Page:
Barium Oxide nanoparticles with robust catalytic, photocatalytic and humidity sensing properties

Document Type: Research Paper

Authors

1 Department of Chemistry,Presidency College (Autonomous), Chennai - 600005, India.

2 UNESCO-UNISA Africa Chair in Nanoscience’s/Nanotechnology Laboratories, College of Graduate Studies, University of South Africa (UNISA), Muckleneuk Ridge, P O Box 392, Pretoria, South Africa.

3 Nanoscience’s African network (NANOAFNET), Materials Research Group (MRG),iThemba LABS-National Research Foundation (NRF), 1 Old Faure Road, 7129, P O Box 722, Somerset West, Western Cape Province, South Africa.

10.22052/JNS.2020.01.018

Abstract

Barium Oxide(BaO) nanoparticles were synthesized by simple co-precipitation method and were investigated by the catalytic activity of synthesized barium oxide nanopaticles was enumerated by epoxidation of styrene. The reaction was carried out and the product was obtained at higher efficiency. Particularly, the photocatalytic efficiency was estimated by degradation of Rhodamine-B (RhB) dye using barium oxide nanoparticles under visible light illumination. The degraded dye concentration decreases nearly to zero at 60 minutes of its contact with photocatalyst. The humidity sensing properties of the material was measured by using DC resistance measurement at room temperature that reveals the sensitivity factor of 1926. Barium oxide nanoparticles shows the response and recovery characteristics of 40s and 110s respectively. The dye started to degrade and the concentration of the dye decreases to almost zero at 1 hour of irradiation that was predicted from the degradation rate which was the plot of C/C0. The degradation efficiency was found to be 98% for 1 hour degradation.The evaluation outline on performancebasis revealed that synthesized barium oxide acts as a promising catalyst,photocatalyst and humidity sensing material were reported in detail.

Keywords


INTRODUCTION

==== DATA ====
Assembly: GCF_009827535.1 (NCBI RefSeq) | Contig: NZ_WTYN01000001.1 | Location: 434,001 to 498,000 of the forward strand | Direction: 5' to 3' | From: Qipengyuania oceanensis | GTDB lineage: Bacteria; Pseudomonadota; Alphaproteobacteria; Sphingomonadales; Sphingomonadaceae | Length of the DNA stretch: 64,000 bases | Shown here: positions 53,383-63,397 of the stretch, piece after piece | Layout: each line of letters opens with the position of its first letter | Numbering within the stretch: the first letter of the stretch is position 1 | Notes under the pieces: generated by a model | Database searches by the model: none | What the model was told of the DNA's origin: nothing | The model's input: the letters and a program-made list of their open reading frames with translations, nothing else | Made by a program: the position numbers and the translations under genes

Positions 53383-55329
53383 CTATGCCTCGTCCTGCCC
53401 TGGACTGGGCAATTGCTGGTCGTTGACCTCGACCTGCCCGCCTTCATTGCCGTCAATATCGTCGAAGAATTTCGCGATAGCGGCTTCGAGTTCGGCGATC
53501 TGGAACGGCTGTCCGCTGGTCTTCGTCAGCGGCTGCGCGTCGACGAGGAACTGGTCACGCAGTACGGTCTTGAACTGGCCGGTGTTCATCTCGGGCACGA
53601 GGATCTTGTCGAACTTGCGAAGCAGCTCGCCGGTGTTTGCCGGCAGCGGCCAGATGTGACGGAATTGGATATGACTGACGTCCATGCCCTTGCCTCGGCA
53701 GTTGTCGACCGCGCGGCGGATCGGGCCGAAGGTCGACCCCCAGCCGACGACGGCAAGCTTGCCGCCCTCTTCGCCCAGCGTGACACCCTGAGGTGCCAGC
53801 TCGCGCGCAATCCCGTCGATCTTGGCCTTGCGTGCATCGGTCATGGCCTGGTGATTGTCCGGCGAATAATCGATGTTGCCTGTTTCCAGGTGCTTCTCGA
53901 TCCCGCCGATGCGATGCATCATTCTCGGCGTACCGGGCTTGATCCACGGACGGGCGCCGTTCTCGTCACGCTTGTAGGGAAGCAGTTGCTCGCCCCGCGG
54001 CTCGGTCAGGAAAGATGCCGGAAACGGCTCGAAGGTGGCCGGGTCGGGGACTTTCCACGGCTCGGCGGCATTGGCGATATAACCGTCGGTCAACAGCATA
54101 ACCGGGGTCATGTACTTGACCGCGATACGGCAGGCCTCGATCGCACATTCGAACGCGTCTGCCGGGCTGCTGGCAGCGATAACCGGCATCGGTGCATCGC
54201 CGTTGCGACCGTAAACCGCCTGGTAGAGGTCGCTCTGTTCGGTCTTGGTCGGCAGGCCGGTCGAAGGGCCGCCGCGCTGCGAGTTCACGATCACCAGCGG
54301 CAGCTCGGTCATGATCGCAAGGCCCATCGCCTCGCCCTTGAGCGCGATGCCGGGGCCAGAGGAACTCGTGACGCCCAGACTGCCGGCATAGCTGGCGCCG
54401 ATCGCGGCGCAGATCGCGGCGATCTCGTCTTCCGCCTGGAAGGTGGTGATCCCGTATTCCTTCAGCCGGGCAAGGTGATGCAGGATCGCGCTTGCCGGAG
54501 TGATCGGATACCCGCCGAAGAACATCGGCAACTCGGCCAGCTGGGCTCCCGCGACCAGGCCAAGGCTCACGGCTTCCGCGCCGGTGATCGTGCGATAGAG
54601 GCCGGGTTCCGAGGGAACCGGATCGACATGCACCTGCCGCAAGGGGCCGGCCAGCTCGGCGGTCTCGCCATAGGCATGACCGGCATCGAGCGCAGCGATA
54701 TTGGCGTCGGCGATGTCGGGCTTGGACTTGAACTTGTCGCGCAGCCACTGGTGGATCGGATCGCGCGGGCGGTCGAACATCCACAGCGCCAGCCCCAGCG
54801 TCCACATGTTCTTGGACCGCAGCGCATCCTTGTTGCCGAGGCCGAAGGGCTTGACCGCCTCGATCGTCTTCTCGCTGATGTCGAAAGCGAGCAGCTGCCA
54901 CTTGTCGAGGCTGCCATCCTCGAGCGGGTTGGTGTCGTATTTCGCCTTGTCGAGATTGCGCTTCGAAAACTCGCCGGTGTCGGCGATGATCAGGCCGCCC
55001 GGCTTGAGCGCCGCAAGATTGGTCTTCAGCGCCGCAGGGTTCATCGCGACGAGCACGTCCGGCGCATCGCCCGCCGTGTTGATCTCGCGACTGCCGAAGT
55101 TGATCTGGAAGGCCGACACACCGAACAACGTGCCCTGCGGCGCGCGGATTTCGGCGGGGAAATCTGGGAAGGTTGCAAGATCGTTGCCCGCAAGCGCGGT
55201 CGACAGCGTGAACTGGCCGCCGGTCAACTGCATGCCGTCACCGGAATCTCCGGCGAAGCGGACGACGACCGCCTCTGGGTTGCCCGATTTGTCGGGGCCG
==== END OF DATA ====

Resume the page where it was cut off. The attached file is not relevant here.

Nanoscience and nanotechnology finds eminent place in scientific research due to its enormous applications which relies on its design and size [1]. Nanoparticles possesses significant properties such as physical, chemical, electronic, mechanical, medicinal, biological, catalytic, optical, magnetic properties due to which they find application in numerous areas [2-4]. There were various methods for the synthesis of nanoparticles such as Precipitation [5], sonochemical [5], solid state [5], sol-gel [6], microwave [6], hydrothermal [7, 8], supersaturated reverse micelles and microemulsion method [9]. On the development of nanospecies - metal oxides holds a distinct place because of its wide range of properties due to which it finds numerous applications [10]. Specifically, semiconductor nanomaterials possess desirable applications in catalyst, sensors, photoelectron, highly functional and effective devices [11]. Among various metal oxides, specifically, barium oxide holds unique place due to its wide bandgap. Epoxides are important intermediates in fine chemicals and pharmaceuticals synthesis. The conventional catalyst for the epoxidation was seemed to be unsafe, corrosive and expensive. Among alkaline, rare earth metal oxides - barium oxide possesses high catalytic activity towards epoxidation of terminal alkenes such as styrene [12]. Barium oxide or other alkaline earth metal oxides facilitate reforming other catalyst [13].